MiP2005: Session 7

Mitochondrial Physiology Network 10.9: 84 (2005) - download pdf


ROS generation by mitochondrial respiratory chain - implication for neurodegenerative diseases.

AP Kudin, Wolfram S Kunz

Dept. Epileptology, University Bonn, Medical Center, Sigmund-Freud-Str. 25, D-53105 Bonn, Germany. - wolfram.kunz@ukb.uni-bonn.de

    We have quantified the superoxide and H2O2 production rates of intact rat brain and skeletal muscle mitochondria under condition of oxygen saturation using p-hydroxyphenylacetate and Amplex red as fluorescent probes for H2O2 generation and hydroethidine as probe for superoxide formation. The localisation of superoxide producing sites was determined by evaluating the effects of SOD addition. In accordance with previous work [1], at comparable respiration rates and excellent functional quality of mitochondria we detected in brain mitochondria a high reversed electron flow-dependent H2O2 generation while the bc1-complex-dependent H2O2 generation in the presence of succinate+antimycin was low. On the other hand, the reversed electron flow-dependent superoxide generation rate was small while the bc1-complex-dependent superoxide production was considerable. In contrast, isolated skeletal muscle mitochondria showed at almost comparable reversed electron flow-dependent H2O2 generation more than ten-fold higher bc1-complex-dependent superoxide and H2O2 generation. Our data are compatible with the following suppositions: (i) The major ROS generation site in complex I visible during reversed electron flow (very likely the FMN semiquinone moiety) is liberating superoxide predominantly to the mitochondrial matrix space. (ii) Similarly, the bc1-complex-dependent superoxide generation site (the semiquinone at center o) liberates superoxide to both compartments with certain preference to the cytosolic space (in accordance with [2]). (iii) Muscle mitochondria, most likely due to their higher endogenous CoQ content, generate at comparable maximal rates of respiration considerable larger amounts of superoxide at center o of complex III [3]. These findings imply a considerable role of mitochondrial complex I dependent ROS generation for pathologies of the brain, like epilepsy and neurodegenerative diseases.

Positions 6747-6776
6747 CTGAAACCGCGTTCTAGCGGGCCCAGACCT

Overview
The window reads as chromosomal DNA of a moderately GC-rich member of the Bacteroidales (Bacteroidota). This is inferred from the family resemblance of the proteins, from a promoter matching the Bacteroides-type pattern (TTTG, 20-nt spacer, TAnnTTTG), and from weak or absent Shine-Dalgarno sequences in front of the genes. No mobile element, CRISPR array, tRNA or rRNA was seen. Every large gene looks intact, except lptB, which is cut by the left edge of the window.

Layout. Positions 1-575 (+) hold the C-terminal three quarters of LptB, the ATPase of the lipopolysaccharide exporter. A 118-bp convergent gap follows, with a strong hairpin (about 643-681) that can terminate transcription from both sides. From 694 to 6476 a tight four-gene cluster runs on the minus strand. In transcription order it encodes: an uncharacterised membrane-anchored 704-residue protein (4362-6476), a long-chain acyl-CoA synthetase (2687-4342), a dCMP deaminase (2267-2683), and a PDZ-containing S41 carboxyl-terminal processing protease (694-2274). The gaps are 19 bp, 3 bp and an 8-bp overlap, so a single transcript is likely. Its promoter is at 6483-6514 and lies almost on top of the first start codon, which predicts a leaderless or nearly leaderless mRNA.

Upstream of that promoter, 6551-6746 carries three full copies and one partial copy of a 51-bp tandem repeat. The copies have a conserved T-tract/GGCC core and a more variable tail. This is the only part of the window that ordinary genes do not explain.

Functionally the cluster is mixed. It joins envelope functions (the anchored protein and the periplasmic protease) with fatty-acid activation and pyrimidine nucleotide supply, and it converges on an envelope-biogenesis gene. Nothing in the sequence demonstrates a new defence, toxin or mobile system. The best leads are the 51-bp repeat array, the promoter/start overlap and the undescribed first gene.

1.  Kudin AP, Bimpong-Buta NY, Vielhaber S, Elger CE, Kunz WS (2004) Characterization of superoxide-producing sites in isolated brain mitochondria. J. Biol. Chem. 279: 4127-4135.

2.  St-Pierre J, Buckingham JA, Roebuck SJ, Brand MD (2002) Topology of superoxide production from different sites in the mitochondrial transport chain. J. Biol. Chem. 277: 44784-44790.

3.  Kudin AP, Debska-Vielhaber G, Kunz WS (2005) Characterization of superoxide-producing sites in isolated rat brain and skeletal muscle mitochondria. Biomed. Pharmacother. 59: 163-168.

to topPrint page


Mitochondrial Physiology